Elimination of Workers’ Compensation Insurance on the Rise

We have recently reviewed the shrinking workers’ compensation market. The potential for a disappearing workers’ compensation market driven by the reduction in injuries, heightened safety measures, and sometimes unreasonably high workers’ compensation insurance premiums also begs the question whether there really is a nationwide trend to be rid of workers’ compensation insurance all together.

In some states, laws have been passed allowing employers to opt out of workers’ compensation insurance. These states include Texas and Oklahoma. Large companies such as Wal-Mart, McDonald’s Nordstrom, and Lowe’s have helped campaign to create these opt-out provisions. This does not mean, however, that workers are left completely unprotected – it simply means that the employers have opted out of the state workers’ compensation option. In Texas, approximately a third of all employers have opted out. This includes many of the states’ largest employers. These employers typically offer other plans to their employees to cover them in the case of a work related incident. Despite the offer of alternative insurance, many of the plans offered by employers can result in lower benefits and without the state to oversee the plans and the benefits they could provide, this may produce problems in the future. For example, without the state oversight, employers in some of these opt out states can provide plans that exempt certain conditions from coverage, such as carpal tunnel syndrome or bacterial infections. It can also result in procedural requirements, such as requiring a worker to report any injury by the end of a shift if the injury is to be covered under a plan.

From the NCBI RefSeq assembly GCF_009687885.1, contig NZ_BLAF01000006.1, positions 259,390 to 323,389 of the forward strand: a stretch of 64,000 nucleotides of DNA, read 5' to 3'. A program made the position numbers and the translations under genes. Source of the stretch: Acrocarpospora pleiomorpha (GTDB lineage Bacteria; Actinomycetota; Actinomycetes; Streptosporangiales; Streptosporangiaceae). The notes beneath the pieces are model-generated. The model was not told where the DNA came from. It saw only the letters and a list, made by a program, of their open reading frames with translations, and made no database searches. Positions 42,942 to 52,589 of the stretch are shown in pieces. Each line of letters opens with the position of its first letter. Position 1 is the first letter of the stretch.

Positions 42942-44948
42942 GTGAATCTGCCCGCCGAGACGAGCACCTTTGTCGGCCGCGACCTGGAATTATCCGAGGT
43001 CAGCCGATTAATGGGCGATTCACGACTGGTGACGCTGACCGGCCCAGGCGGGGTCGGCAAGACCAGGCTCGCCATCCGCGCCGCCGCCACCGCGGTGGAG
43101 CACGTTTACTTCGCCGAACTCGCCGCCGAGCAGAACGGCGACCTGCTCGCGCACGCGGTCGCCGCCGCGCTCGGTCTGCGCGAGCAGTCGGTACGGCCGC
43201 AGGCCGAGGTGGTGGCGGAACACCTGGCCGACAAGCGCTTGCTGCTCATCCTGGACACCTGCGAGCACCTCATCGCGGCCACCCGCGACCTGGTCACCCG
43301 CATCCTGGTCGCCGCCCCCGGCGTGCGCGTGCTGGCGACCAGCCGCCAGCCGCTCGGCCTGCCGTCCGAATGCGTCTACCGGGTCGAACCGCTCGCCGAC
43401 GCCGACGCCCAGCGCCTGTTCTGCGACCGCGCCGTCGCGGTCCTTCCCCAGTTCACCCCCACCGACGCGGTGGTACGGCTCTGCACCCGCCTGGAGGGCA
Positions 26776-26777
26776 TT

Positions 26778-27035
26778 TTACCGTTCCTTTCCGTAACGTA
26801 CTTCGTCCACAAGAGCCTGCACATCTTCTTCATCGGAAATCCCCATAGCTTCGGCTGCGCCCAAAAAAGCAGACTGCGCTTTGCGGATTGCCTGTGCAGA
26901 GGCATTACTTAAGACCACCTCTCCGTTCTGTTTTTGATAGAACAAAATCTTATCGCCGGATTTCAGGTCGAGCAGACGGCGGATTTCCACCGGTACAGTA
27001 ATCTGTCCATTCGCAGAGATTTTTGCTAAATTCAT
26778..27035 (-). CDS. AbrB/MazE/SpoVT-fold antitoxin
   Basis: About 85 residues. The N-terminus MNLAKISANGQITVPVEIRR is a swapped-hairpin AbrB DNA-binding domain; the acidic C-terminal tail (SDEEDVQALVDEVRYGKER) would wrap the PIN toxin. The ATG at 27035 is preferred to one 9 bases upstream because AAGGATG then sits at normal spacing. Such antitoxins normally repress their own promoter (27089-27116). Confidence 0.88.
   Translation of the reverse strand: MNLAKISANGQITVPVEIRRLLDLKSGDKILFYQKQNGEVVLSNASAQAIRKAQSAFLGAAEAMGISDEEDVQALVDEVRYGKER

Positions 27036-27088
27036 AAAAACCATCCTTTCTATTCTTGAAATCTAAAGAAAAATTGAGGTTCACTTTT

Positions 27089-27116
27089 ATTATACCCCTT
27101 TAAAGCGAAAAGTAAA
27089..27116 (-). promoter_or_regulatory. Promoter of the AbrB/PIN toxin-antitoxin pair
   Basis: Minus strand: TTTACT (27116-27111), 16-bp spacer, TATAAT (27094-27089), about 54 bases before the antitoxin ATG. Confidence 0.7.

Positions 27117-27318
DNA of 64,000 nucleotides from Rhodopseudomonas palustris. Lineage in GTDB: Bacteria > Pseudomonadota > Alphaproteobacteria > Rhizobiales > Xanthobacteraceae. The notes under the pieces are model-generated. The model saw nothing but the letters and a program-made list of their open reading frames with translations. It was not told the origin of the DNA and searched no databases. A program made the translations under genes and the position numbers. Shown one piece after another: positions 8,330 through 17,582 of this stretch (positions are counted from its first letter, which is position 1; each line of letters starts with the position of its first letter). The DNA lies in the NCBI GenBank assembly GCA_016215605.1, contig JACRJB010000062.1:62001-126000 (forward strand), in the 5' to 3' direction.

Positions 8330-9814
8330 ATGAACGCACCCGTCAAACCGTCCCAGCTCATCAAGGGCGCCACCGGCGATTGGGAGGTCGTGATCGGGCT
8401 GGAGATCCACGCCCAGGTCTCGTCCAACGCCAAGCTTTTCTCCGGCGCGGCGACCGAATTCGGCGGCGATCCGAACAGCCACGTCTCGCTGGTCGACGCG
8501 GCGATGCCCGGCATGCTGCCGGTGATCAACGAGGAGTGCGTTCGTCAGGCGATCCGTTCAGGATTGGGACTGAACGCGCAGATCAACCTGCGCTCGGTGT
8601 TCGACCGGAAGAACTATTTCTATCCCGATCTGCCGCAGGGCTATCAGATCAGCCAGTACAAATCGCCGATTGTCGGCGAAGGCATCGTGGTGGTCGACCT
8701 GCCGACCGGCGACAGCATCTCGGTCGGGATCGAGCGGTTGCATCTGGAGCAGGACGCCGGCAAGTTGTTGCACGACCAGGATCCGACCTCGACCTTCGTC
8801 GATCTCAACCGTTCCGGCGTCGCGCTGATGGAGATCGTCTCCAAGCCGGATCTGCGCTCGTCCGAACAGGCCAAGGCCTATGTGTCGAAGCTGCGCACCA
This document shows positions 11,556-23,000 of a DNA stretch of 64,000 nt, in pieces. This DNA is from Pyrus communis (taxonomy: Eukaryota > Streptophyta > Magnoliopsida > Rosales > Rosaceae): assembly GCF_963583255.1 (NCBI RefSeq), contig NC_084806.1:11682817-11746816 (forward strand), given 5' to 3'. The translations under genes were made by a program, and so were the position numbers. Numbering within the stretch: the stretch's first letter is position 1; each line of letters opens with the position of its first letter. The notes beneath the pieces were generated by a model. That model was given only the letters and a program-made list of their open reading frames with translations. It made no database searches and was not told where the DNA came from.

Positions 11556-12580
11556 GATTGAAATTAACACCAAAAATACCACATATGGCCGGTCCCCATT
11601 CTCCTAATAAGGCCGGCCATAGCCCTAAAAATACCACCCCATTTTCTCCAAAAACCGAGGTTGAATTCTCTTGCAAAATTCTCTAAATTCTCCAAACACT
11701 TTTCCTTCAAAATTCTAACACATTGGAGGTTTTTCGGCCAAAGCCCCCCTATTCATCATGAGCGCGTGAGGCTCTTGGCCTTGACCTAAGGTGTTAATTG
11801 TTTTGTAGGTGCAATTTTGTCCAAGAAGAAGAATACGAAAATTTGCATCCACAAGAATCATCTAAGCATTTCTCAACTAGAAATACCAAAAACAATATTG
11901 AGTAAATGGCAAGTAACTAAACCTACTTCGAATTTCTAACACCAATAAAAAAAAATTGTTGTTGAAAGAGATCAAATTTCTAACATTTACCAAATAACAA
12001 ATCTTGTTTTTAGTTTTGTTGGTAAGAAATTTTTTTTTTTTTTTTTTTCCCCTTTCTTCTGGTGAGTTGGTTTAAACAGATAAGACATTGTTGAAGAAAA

So far, Texas and Oklahoma are the only states that have allowed companies to completely opt out, but other states have bills that are being pushed to also have opt out options for employers. In California, a company may not opt out. Self-insurance is an option, but only in limited circumstances.

As the companies lobbying for these opt out provisions are enormous corporations with lots of resources, it is not unlikely that they will continue to push for opt out options in other states. With little oversight and heightened control over what they will be responsible to cover in the event of a work-related injury, it is obvious to see why large companies would find this situation desirable.

Opt out is not an option in California, and it is mandatory that businesses carry workers’ compensation insurance or meet the requirements to select self-insurance as an option. If you have questions about self-insurance options for your company, contact me today at 714-516-8188. I can review the requirements with you and discuss whether your company is a candidate.

Ratings and Reviews

CBLS